Question: I know walking is great for everyone, including seniors, but when does it pose more risk than it’s worth? I worry my dad will fall or overexert himself and don’t know if I should find other ways to get him physical activity.
Answer: When it comes to being cautious about your dad’s safety and ability when walking, know that walking is one of the best and safest physical activities he can do. If he begins to show signs of weakness, imbalance and/or exhaustion, then it would be time to consider a mobility aid (e.g., cane, walker) or a companion to walk with him. In the meantime, if he’s still capable of walking without assistance, encourage him to do so!
Any movement is better than none
Physical activity is a vital component for optimal healthy aging. As we age, the amount of time being sedentary also increases. As stated in kinesiology, “if you don’t use it, you lose it.” Along with the weakness that comes from physical inactivity also comes the increased risk for chronic health conditions, such as heart disease, stroke, diabetes and cancer.
Research published in the Journal of the American Medical Association states that walking speed predicts the life expectancy of older adults; hence, those who walk at a decent speed as they age are likely to outlive those who slow down or stop walking altogether. Along with socialization, countless research has proven physical activity to be a prominent marker in happiness, health and longevity.
Walking is a universal, no-cost activity most people can do even with rest breaks. It improves commonly affected social determinants of health such as loneliness, depression and isolation.
Why inclusion and communication matter
In my experience as a geriatric kinesiologist and founder of Walk with Pop, I’ve found that communicating with your loved ones about their activity and health status cultivates the best results for everyone involved. I understand your concern and worry about potential risks for your dad, and it’s why I am here to offer encouragement in expressing your feelings to him.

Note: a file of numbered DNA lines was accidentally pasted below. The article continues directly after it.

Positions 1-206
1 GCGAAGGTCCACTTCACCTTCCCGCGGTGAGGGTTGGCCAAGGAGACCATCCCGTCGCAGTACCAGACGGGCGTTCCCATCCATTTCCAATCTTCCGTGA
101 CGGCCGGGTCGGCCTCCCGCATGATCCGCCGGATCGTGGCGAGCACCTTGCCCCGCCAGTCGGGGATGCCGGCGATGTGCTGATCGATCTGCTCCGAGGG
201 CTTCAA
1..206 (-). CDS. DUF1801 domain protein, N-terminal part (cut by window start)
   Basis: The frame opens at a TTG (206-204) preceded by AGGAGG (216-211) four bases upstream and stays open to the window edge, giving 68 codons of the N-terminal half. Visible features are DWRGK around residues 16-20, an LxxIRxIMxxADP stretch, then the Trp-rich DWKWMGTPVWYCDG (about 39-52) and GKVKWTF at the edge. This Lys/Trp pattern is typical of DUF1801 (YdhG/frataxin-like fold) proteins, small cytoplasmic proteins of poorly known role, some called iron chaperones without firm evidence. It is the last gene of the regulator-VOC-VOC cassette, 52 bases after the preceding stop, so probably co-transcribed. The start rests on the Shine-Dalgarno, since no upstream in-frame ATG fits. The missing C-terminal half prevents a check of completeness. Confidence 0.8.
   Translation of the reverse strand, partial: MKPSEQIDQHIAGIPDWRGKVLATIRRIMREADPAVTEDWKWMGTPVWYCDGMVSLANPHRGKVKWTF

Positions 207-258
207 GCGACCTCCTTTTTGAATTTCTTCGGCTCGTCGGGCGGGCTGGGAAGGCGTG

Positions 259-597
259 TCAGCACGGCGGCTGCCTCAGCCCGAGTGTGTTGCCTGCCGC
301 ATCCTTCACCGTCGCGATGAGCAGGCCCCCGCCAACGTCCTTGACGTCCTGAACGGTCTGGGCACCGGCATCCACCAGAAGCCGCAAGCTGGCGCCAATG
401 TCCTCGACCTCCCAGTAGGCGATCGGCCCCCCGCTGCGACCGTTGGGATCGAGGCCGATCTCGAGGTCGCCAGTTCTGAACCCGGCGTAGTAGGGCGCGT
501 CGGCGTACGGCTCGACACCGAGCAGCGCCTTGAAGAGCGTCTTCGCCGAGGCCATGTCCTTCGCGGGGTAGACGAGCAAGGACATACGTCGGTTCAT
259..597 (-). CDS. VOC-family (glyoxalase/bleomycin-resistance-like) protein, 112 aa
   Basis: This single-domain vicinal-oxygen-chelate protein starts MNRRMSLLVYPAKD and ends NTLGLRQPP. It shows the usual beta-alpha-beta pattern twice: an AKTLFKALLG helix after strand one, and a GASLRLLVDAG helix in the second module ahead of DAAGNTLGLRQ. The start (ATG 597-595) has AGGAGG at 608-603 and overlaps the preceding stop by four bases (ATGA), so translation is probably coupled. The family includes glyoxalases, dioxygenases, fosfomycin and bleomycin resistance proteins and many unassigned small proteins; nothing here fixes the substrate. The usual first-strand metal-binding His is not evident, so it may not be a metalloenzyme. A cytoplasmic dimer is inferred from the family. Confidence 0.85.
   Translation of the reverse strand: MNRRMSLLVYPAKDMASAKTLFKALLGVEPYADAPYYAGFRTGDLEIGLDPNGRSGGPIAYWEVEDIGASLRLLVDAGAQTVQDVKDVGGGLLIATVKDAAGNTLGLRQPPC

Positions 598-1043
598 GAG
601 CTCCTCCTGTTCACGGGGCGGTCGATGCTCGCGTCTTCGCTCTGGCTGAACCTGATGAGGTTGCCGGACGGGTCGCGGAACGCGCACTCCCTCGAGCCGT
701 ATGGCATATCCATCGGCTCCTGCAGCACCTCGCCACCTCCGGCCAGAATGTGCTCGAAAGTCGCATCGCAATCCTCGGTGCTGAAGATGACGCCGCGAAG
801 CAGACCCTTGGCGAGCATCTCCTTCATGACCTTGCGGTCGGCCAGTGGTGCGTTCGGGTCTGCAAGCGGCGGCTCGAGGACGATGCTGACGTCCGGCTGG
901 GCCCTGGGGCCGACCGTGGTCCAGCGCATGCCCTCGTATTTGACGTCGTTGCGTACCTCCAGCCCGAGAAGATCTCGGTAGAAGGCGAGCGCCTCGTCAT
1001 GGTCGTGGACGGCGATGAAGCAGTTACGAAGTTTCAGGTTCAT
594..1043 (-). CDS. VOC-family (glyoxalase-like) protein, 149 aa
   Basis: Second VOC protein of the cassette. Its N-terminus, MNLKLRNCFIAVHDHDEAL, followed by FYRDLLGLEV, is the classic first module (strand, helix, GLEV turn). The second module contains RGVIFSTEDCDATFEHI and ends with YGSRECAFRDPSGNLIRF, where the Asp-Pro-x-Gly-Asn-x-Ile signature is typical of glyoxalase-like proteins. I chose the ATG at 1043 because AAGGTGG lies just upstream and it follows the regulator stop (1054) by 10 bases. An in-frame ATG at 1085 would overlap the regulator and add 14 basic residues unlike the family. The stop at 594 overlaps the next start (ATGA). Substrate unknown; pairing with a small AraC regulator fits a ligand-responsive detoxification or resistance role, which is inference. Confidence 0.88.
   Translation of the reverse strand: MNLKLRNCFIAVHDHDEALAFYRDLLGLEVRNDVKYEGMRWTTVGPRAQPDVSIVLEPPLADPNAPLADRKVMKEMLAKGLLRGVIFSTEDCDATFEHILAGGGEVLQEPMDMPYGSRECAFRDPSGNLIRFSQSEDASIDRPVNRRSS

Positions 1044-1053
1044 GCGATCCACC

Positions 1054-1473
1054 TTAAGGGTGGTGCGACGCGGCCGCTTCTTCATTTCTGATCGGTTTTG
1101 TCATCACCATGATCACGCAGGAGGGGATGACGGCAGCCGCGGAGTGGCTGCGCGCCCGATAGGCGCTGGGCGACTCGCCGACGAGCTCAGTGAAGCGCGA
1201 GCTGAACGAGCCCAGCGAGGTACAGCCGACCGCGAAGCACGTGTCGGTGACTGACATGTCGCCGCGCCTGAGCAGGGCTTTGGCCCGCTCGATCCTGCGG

Communicating with your loved ones about their activity and health status cultivates the best results for everyone involved.
One study found that older adults are more likely to agree with a new change when they’re included in the process. The chances of more resistance come up when programs or products are thrust upon a loved one, such as a new mobility aid or restrictions on a former activity.
Older adults are more likely to agree with a new change when they’re included in the process.
The same is true with health regimes: As a caregiver, we want the best for our parents, but if we truly want the best for them, we must include them in the selection process instead of choosing what we feel is best for them.
It’s important to communicate with your dad about safe walking habits to reduce risks and give you more peace of mind. Set time aside to create a plan with him that eases your mind when he’s out on a walk.
Here are a few questions to pose:
- “If you are feeling overexerted or have a fall, will you have your phone on you? What about a medical ID bracelet or your general ID? How will someone be able to help you and identify you in a worst-case scenario?”
- “How will you carry water with you? Are you open to wearing a hat?”
- “Would you like company? How can we make this activity safe and enjoyable for both you and me?”
These questions can serve as jumping-off points for the conversation to be had with your dad. It’s important you allow him to share with you his needs and preferences while making compromises for your own sanity.
Alternatives in the worst-case scenario
As mentioned before, whenever an individual begins to show signs of weakness, imbalance and exhaustion during movement, it may be time to consider assistance or slowing down. Mobility aids such as walkers are a great option to consider for extra stability and security. Should it ever get to the point where walking is absolutely unsafe, then home physical therapy may be another option to keep him active and mobile.
Remember that your dad is his own individual human with autonomy. While we want to protect our loved ones from risk and injury, sometimes our best intentions can feel daunting to them. Thus, be sure to ask your dad his perspective and thoughts to work through the concerns together. With communication, I’m confident all parties will feel happier and more confident.